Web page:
The show’s most fascinating aspect, however, relates to mid-century design — including objects like Arne Jacobsen’s Egg chair, Alvar Aalto’s undulating Savoy vase and Tapio Wirkkala’s leaf-shaped birch-laminate tray — which took off in the States after the Second World War, when Scandinavia’s simple, curvilinear wooden furniture, home goods and textiles suddenly seemed the perfect foil for glass-and-steel skyscrapers.
As Obniski (now curator of design at Atlanta’s High Museum of Art) writes in the catalogue, the work was promoted with adjectives like honest, organic and handcrafted — although some was mass-produced — and “sold to American consumers by evoking a constructed ‘Scandinavian dream’ that paralleled the mythic ‘American dream.’ ”
One of the chief promoters was Elizabeth Gordon, editor of House Beautiful. Gordon became enraptured by Scandinavian design in the early 1950s and featured it heavily, starting with a 16-page spread in 1951. “Why are [Scandinavian] home furnishings so well designed and so full of meaning for us?” she wrote three years later. “Because they are so well designed and so meaningful for the Scandinavians themselves. Aimed at Scandinavian home life, their designs have a natural beauty and usefulness for our own, for we are both deeply democratic people.”
Her point about democracy had already been underscored by the design of the United Nations headquarters, in New York, where three Nordic nations, eager to ally themselves with the West during the cold war, had contributed funds and architects for its three largest meeting rooms.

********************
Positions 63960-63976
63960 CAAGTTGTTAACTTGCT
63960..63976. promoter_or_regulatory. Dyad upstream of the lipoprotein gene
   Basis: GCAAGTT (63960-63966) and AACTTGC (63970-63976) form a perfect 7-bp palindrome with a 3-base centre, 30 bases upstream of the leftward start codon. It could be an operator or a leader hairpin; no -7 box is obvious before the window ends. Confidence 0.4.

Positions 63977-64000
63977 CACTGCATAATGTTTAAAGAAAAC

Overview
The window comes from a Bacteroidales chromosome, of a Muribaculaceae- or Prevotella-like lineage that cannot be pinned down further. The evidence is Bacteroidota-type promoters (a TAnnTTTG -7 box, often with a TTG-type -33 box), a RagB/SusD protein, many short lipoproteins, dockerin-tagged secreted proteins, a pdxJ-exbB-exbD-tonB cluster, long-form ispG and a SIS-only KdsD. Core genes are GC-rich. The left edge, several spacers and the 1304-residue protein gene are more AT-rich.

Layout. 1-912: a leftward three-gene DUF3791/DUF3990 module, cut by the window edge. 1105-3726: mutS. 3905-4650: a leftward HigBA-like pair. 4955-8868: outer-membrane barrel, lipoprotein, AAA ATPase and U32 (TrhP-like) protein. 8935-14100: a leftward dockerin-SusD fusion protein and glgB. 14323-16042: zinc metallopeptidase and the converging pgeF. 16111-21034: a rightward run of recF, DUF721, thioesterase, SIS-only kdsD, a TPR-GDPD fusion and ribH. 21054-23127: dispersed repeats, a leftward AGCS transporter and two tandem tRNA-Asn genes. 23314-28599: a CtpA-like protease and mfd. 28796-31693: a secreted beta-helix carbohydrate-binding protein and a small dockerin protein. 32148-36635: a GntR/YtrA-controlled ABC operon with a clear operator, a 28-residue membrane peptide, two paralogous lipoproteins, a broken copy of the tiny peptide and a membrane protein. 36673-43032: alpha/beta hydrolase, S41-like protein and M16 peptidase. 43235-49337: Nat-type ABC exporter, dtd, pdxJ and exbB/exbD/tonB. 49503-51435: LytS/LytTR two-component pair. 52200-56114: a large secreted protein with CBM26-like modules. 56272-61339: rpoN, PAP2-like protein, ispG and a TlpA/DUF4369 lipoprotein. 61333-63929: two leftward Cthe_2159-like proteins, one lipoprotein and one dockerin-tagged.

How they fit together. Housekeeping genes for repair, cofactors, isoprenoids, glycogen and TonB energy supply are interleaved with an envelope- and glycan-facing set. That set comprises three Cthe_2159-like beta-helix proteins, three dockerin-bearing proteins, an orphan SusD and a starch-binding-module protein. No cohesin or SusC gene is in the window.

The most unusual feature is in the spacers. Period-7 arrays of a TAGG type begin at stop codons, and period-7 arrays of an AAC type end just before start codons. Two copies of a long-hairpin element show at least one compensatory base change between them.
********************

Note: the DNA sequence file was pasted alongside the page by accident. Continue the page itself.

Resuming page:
Denmark’s Finn Juhl created the horseshoe-shaped Trusteeship Council Chamber; Sven Markelius, of Sweden, designed the Economic and Social Affairs Council Chamber, hung with a Marianne Richter tapestry; and the Norwegian architect Arnstein Arneberg handled the Security Council Chamber. (Finland wasn’t yet in the UN. Having been invaded by the Soviet Union in 1939, it initially fought alongside the Axis.)
It was Gordon who pushed for the first major touring exhibition, “Design in Scandinavia,” which opened at the Brooklyn Museum in 1954 and traveled over the course of three years to 24 museums in the U.S. and Canada, presenting the material as the product of a regional culture that, unlike swiftly modernizing America, was deeply in touch with itself.
The show comprised “the arts and crafts of four mature, happily individualized nations,” read its press release, displaying “infinite varieties of personal expression and dozens of highly original solutions to the problems of making beautiful the surroundings for life today.” Gotthard Johansson, the president of Svenska Slöjdföreningen (the Swedish Arts and Crafts Society), wrote in the catalogue: “The four countries concerned belong to the sphere of Western culture. The design of the day is created for the people of to-day, people who live under conditions which are essentially much the same as those of the average American.”